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©2001 Timothy Paustian, University of Wisconsin-Madison
Surface structures originate outside the cell membrane, sometimes being attached to it, and extend into the environment. Important structures include flagella, pili, fimbriae, and glycocaylyx.
Flagella are responsible for motility in most bacteria. There is a loose correlation between cell shape the presence of flagella. Almost all spirillum, half of all rods, and rarely cocci are motile via flagella. You can wave your hands a little to justify why the coccus morphology and motility are mutually exclusive. A spherical shape would probably cause much more drag on the cell than a rod, so if you are going to be motile, be a streamlined rod.
Flagella can be thought of as little semi-rigid whips that are free at one end and attached to a cell at the other. The diameter of a flagellum is thin, 20 nm, and long with some having a length 10 times the diameter of cell. Due to their small diameter, flagella cannot be seen in the light microscope unless a special stain is applied. Bacteria can have one or more flagella arranged in clumps or spread all over the cell. The figure below demonstrates some of the more common arrangements.
|Polar or Monotrichous||Lophotrichous||Peritrichous|
Figure 1 - Flagellar Arrangements
Flagella are mostly composed of flagellin (a protein) that is bound in long chains and wraps around itself in a left handed helix. The number of units, the wavelength and diameter of a single helix of the flagella are determined by the protein subunits.Below is a picture of a common flagella in a Gram negative bacteria.
Figure 2 - The structure of a flagella in a G- bacteria
The hook and basal body of the flagella attach it to the cell. These are also proteins and their structure is different in G+ and G- bacteria.
If a flagellum is cut off it will regenerate until reaches a maximum length. As this occurs the growth is not from base, but from tip. The filament is hollow and subunits travel through the filament and self-assemble at the end.
The flagellum is a rigid structure and rotates like a propeller. Rings in the basal body rotate relative to each other causing the flagella to turn. The energy to drive the basal body is obtained from the proton motive force. How protons drive the rotation of the flagella is unclear.
How fast do bacterial cells move? They average 50 µm/sec, which is about 0.00015 kilometers/hr. This may seems slow but remember their tiny size. Table 1 below demonstrates a better comparison.
Table 1. Relative Speeds of Organisms
Detection of motility
Indirect - looking for the presence of flagella
Dyes. Flagella can be coated with dyes like pararosaline or basic fuchsin. The binding of the dye adds extra width to the structure and absorbs light, making them visible.
Antibody stains - These antibodies recognize flagellin. By attaching a fluorescent or colored dye to the antibody and using a special microscope, it is possible to detect the flagella.
Electron microscope - The high magnification of the EM along with common staining practices make them easily visible.
Direct - looking for movement
Microscope. It is possible to watch living bacteria swim around using the phase microscope. In many cases this motility is due to flagella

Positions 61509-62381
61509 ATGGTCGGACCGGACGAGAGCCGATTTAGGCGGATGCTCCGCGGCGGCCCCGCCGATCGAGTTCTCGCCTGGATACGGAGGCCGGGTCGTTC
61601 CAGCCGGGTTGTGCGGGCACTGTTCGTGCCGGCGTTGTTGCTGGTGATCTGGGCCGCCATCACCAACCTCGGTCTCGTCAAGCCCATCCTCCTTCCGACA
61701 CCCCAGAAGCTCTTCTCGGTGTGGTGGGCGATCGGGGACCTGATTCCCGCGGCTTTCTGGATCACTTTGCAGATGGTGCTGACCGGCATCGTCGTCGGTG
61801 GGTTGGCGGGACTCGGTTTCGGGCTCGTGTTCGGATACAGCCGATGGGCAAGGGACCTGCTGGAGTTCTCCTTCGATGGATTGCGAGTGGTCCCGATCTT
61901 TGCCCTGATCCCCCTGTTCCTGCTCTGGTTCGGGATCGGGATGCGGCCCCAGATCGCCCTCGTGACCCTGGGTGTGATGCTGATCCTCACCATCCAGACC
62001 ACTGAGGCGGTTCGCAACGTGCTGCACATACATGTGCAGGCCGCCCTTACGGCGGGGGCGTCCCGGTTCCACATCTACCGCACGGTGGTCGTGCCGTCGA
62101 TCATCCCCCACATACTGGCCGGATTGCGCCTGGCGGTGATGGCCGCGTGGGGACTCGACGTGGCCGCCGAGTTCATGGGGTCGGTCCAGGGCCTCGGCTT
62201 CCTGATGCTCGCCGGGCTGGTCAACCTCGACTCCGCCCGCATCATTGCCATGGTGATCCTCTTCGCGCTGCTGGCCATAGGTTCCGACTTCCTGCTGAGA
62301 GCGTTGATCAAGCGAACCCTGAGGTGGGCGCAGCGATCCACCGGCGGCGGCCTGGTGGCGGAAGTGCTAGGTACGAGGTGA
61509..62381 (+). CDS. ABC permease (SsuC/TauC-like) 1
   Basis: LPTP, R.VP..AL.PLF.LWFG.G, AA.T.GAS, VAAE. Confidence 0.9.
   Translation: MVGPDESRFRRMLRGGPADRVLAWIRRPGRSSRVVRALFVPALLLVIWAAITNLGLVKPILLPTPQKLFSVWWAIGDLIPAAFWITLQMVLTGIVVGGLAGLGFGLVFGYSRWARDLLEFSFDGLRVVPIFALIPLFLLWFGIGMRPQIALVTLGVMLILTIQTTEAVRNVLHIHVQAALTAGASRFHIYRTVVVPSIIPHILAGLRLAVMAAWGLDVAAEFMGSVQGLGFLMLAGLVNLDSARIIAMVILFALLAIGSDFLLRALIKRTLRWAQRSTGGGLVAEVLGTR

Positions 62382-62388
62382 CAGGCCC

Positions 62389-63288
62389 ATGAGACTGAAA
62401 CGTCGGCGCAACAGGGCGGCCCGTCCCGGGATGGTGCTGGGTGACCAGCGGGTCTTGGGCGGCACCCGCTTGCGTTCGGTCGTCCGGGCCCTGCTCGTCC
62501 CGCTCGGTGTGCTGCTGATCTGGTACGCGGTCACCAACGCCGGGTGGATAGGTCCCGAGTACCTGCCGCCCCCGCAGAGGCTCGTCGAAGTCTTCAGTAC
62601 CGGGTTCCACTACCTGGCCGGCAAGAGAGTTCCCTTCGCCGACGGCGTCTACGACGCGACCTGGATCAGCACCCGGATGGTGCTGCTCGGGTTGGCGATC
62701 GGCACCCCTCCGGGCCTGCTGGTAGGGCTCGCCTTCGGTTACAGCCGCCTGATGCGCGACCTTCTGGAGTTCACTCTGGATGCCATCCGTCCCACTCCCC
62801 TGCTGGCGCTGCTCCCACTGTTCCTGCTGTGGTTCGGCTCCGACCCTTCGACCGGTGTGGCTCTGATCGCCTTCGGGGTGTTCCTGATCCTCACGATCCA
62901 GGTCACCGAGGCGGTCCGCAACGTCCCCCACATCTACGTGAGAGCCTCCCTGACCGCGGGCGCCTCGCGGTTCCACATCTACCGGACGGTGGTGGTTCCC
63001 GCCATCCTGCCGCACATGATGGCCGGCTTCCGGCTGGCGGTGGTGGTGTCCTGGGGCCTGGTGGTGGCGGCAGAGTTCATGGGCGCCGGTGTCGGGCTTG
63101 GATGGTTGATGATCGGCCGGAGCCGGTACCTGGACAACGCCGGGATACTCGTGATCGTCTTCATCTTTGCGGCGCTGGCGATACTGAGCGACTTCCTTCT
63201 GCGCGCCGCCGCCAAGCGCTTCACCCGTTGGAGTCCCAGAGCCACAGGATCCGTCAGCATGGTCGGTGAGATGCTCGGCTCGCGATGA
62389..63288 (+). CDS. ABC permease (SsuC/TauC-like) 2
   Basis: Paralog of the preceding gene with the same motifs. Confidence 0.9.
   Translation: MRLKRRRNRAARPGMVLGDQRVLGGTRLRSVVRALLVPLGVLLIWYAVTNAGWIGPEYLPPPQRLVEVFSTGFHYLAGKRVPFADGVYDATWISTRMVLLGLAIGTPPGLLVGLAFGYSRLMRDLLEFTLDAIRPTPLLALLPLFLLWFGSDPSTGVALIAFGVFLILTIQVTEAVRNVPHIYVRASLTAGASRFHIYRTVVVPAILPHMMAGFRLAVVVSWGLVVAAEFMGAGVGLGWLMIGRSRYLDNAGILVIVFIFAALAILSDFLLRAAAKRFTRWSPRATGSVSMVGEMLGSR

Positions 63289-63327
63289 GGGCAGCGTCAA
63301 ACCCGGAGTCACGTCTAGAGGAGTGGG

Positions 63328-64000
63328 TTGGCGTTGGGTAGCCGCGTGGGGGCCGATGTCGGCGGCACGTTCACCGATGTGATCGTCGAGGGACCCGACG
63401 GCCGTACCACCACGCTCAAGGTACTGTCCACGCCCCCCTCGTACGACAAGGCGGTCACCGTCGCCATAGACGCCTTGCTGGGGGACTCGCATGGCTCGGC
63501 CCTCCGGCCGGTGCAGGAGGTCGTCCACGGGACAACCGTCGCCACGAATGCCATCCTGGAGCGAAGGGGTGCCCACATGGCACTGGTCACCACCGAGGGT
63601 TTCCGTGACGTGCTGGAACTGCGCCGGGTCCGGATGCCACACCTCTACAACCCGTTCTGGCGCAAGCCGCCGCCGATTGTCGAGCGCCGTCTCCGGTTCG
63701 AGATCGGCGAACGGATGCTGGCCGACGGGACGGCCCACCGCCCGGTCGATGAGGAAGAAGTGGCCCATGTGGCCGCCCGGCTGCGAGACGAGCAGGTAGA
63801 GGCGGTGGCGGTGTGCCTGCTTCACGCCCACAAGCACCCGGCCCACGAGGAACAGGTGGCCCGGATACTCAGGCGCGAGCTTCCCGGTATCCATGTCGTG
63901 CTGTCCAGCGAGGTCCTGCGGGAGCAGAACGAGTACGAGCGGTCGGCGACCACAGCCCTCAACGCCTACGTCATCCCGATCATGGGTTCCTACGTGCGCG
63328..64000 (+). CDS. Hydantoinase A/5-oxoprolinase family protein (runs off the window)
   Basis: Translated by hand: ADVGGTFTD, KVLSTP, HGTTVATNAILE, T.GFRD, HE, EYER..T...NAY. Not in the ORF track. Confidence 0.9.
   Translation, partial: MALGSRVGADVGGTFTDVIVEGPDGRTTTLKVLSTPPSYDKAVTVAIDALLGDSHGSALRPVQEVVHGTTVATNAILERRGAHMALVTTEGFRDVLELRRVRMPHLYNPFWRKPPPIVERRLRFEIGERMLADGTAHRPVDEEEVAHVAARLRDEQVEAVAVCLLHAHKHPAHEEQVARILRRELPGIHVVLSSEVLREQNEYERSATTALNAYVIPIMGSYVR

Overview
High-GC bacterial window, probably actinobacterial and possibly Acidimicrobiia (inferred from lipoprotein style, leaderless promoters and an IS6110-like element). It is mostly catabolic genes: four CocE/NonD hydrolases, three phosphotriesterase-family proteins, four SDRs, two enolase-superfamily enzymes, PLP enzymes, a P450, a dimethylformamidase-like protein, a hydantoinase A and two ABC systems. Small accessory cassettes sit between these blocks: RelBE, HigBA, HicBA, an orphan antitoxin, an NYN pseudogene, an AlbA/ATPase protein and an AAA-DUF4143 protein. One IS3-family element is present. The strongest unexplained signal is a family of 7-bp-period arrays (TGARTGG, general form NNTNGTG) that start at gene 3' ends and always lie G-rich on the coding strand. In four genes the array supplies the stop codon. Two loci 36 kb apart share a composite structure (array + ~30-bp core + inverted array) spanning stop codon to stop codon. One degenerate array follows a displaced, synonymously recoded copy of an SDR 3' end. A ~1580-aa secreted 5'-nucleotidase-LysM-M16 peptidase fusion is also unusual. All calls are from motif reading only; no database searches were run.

Motility medium. This is a semisolid medium that will hold non-motile bacteria in place, but motile microbes can swim through it. The presence of turbidity throughout the tube is a positive test for the presence of motility.
Why are bacteria motile?
Typically microbes that live in aqueous environments will continually move around looking for nutrients. Sometimes this movement is random, but in other cases it is directed toward or away from something. In other words, bacteria are capable of showing simple behavior that depends upon various stimuli.
There are several classifications of tatic responses and the catagory is based upon the stimulus that the movement is responding to.
Chemotaxis - towards or away from a chemical stimulus
Phototaxis - towards or away from light
Aerotaxis - towards or away from oxygen
Magnetotaxis - orientation in a magnetic field
Magnetotaxis what is that? One example is Aquaspirillum magnetotacticum, which has magnetosomes. These structures orient themselves in a magnetic field (The earth's magnetic field under natural conditions). The microbe uses this to determine which way is up and that helps it to find nutrients or adjust its depth in an aquatic environment. Other animals have magnetosomes; birds, dolphins, tuna, green turtles. In these cases they are used for navigation on long migrations.
Chemotaxis is accomplished by sensing the environment and adjusting the rotation of the flagella in response to stimuli. Before we get into this, I will point out that most of this work has been done on E. coli. Chemotaxis can behave differently in other microbes.
Flagella can rotate clockwise or counterclockwise. When flagella rotate counterclockwise this creates a force pushing on the bacteria. In the case of E. coli the peritrichous flagella bunch together and all push from one side. This causes the bacteria to move in a straight line, called a run. When flagella rotate clockwise, they all pull on the microbe. With all these forces pulling in different directions, it causes the bacteria to tumble or twiddle. When the twiddling is over, the bacteria will start out a new run in a completely random direction.
Shown here is an animation of what a run might look like.